If you’re lucky enough to not have to deal with those issues, chances are, you might not enjoy the game as much as you thought you would. The enemy AI is pretty bad, requiring a simple jump over and shoot from behind maneuver to outwit them. There are also multiple areas where enemies will get stuck in walls when turning around, making them very easy prey. It does get a little more complex in the later stages, but basically only because of the amount of ammo the enemies pump out, and how quick they are. You’ll also soon discover that there’s a lot of just standing and shooting, as even with a high powered weapon and character, you’ll still need between 2 and 6 slow reloading shots in order to take the enemies out.
Speaking of high powered weapons, there is a shop where you’ll be able to spend your collected coins purchasing various weapons with different reload and firing speeds as well as damage stats. You’re also able to purchase different characters, each having different health, damage, and agility stats, which is nice, and does give the game a little bit of replay value if you’re determined to unlock them all. Also adding to the replay value is GameCenter integration with 24 achievements, but with no scoring or timing system, there’s also no leaderboards, which is kind of a downer.
The level design isn‘t bad, with multiple branching paths giving players some sense of exploration, which is nice. Though this does lead to some levels becoming very easy if you’re not into exploration, and only taking about 10 seconds to complete.
Graphically, Random Heroes looks a lot like League of Evil, especially the user interface, which looks like it was ripped out of LoE. For platformer fans, this isn’t necessarily a bad thing, as the graphics and UI in LoE are one it’s strong suits. The animations add to the gameplay’s aesthetic, and never get dull, and the controls and physics are, as you would expect coming from Ravenous, top notch, so long as you aren’t playing on an iPad, which, to be comfortable, requires that your thumbs are as long as hot dogs.
I really tried to like Random Heroes. I tried not comparing it to League of Evil, I tried to overlook the crashing, lagging and saved data losses, I tried not to get upset when loosing over 2,000 coins, and be positive when barely moving around when confronting enemies, but it’s hard to really focus on Random Heroes strengths with so many issues, problems, and the lack of content constantly staring you in the face. For $0.99, it’s worth checking out to see if it’ll run on your device(s). Coming from Ravenous, there’s no question that a lot of these issues will be dealt with in a future update, though how long that update takes, and what all it adds to the game is up in the air. Basically all I can say is this; if you want League of Evil, stick with League of Evil, if you want a Run’N’Gun platformer, INC is your best bet, and if you ever want to see Ravenous release another LoE, you might just want to get rid of those hopes.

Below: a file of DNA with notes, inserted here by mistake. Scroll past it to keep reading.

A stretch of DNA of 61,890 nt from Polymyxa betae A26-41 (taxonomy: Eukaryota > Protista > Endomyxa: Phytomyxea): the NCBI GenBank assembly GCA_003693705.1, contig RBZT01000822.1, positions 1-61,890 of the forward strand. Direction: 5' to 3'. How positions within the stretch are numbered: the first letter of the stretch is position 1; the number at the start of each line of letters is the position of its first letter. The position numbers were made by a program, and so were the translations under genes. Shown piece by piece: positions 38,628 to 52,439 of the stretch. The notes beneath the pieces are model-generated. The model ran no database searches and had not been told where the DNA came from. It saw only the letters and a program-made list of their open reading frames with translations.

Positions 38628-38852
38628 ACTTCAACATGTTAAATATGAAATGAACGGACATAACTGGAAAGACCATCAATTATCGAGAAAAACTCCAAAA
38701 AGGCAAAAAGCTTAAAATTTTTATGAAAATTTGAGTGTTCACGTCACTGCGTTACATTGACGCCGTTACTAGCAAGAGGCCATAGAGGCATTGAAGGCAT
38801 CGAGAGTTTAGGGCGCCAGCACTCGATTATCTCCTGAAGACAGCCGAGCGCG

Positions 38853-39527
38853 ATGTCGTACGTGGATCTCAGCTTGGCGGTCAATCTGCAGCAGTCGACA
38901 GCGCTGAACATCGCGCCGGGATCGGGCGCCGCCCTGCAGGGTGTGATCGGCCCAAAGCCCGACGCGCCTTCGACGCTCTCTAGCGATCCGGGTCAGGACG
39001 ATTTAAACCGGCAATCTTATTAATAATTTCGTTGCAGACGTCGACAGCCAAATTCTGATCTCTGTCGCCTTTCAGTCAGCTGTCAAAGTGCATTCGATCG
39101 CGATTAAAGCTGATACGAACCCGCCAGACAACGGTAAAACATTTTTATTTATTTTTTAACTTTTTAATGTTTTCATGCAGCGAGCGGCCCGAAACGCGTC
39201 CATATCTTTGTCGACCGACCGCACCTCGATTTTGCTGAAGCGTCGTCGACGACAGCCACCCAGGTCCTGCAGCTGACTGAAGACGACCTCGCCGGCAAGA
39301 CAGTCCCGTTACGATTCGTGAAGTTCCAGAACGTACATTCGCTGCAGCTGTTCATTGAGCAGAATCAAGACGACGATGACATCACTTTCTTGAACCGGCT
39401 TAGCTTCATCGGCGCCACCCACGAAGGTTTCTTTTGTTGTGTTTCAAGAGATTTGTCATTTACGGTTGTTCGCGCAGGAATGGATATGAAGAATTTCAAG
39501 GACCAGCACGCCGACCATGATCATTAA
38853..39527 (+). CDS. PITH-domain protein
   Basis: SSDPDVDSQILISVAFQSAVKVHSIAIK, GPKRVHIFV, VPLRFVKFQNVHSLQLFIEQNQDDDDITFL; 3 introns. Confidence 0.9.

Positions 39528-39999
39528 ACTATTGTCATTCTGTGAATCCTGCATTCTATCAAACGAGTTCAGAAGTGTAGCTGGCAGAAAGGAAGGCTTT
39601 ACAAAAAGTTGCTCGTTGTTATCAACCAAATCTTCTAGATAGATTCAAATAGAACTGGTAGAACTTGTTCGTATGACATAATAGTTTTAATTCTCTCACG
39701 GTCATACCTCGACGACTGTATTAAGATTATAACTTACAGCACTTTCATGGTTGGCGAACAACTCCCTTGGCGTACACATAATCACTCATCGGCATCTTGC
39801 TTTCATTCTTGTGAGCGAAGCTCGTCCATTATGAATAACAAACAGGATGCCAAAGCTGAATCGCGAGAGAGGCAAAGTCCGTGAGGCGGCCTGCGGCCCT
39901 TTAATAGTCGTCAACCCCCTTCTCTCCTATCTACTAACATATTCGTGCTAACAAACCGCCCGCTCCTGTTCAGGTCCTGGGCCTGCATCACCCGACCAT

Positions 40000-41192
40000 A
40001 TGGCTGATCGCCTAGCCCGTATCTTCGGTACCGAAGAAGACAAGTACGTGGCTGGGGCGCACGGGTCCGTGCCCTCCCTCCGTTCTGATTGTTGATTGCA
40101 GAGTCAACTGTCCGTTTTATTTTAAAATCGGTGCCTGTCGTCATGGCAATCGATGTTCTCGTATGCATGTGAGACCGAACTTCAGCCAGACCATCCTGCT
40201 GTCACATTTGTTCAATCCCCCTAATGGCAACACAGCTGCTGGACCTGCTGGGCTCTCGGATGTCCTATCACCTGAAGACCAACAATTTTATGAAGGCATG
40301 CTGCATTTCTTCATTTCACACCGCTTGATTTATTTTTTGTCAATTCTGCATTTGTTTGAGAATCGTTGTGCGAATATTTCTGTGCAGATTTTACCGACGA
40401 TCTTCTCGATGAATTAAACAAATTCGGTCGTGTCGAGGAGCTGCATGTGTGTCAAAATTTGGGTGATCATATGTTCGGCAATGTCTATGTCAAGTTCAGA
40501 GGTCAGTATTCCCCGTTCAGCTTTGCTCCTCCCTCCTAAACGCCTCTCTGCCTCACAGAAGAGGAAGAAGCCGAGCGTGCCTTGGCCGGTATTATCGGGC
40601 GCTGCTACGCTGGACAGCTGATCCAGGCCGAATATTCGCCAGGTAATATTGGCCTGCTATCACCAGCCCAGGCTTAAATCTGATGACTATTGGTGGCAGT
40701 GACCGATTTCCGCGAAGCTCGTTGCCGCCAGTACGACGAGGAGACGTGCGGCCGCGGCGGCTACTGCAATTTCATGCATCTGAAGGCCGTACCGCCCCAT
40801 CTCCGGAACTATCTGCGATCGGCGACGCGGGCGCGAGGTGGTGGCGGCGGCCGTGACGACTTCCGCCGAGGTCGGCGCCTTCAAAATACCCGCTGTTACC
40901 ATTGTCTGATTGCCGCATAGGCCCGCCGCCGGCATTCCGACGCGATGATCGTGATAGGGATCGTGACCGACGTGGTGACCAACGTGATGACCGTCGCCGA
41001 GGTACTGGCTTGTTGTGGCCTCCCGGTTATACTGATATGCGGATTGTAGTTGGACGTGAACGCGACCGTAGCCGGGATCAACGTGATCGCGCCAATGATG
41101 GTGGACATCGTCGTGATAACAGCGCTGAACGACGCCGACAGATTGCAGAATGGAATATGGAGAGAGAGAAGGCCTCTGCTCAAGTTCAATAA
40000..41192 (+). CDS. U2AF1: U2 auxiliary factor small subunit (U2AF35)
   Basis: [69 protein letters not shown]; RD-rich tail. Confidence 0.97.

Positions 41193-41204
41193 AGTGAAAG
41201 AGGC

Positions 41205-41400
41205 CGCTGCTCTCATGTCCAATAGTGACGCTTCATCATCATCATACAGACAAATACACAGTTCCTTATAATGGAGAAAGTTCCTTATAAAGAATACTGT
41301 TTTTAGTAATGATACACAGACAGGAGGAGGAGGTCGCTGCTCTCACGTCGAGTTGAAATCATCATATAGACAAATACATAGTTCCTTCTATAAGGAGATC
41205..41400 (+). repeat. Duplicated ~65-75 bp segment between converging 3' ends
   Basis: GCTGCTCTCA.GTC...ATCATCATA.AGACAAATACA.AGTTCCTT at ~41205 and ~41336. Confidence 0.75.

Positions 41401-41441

One of our favorite speedrun platformers has to be Physmo’s Mos Speedrun. The graphics, controls, physics, soundtrack, music, challenge and difficulty are all, for lack of a better word, perfect. Since it’s release back in April of 2011, Mos Speedrun has received 7 updates, adding more content, more enemies, more costumes, video recording and uploading to YouTube, and more, making it a prime contender for best Speedrun Platformer on the iOS, next to League of Evil. If you’ve yet to pick up Mos, didn’t have an iDevice back when it was released, or just missed out on it, it’s one game every platformer fan needs to own. Snagging the spolight for our third Review Rewind title, Mos Speedrun is still on our devices, and will never be taken off. It’s a great game that we’ll keep coming back to time and time again when we’re looking for a great platforming challenge.
**Note: This review was written after playing Version 1.5.
Running. When your pudgy like most adolescent kids these days the sound of that very word strikes fear into your little cheeseburger-loving heart. Fortunately for you this game encaptures the fun that isn’t running and wont make you sweat at all. The gameplay is quite simple, your goal is to run to the goal in the fastest time possible while trying to be speedy around obstacles and enemies.
Quick reflexes are the name of the game here but with time even the most pitifully uncoordinated player will be able to play like a pro. The first level is the of course the adjustment level where you get used to the controls and the nuances of the game. After that you are basically on your own to explore and finish all of the levels. Each level is unlocked once you complete the prior level regardless of whatever you scored on it. In each of the levels there are a variety of different paths that you can take some of which net you more or less coins that influence your endgame score. Through a process of trial and error you begin to figure out what works and what doesn’t and how you can begin to improve your time and score.
The reason I am really enjoying this game is due to that factor of replayability. No matter how well I finish a level I am always intrigued enough to try it again and try to shave a few seconds off for bragging rights on the leaderboards. At the end of each level you score badges on the various things you did. For example if you found the hidden skull in each level you get a badge, you finish inside the time limit you get a badge as well. I usually don’t enjoy games that have a in-game timer but I’m okay with it in this orientation because speed is this games middle name and being able to see the amount of time your wasting trying to find the skull and increase your panic level. After you die in a level (which will happen often believe me) you are sent back to the start where you can watch as a ghost of your previous attempt runs alongside or ahead of your current effort to not die. You have the option to turn off the ghost respawning and the type of control you use in the blatantly obvious option menu.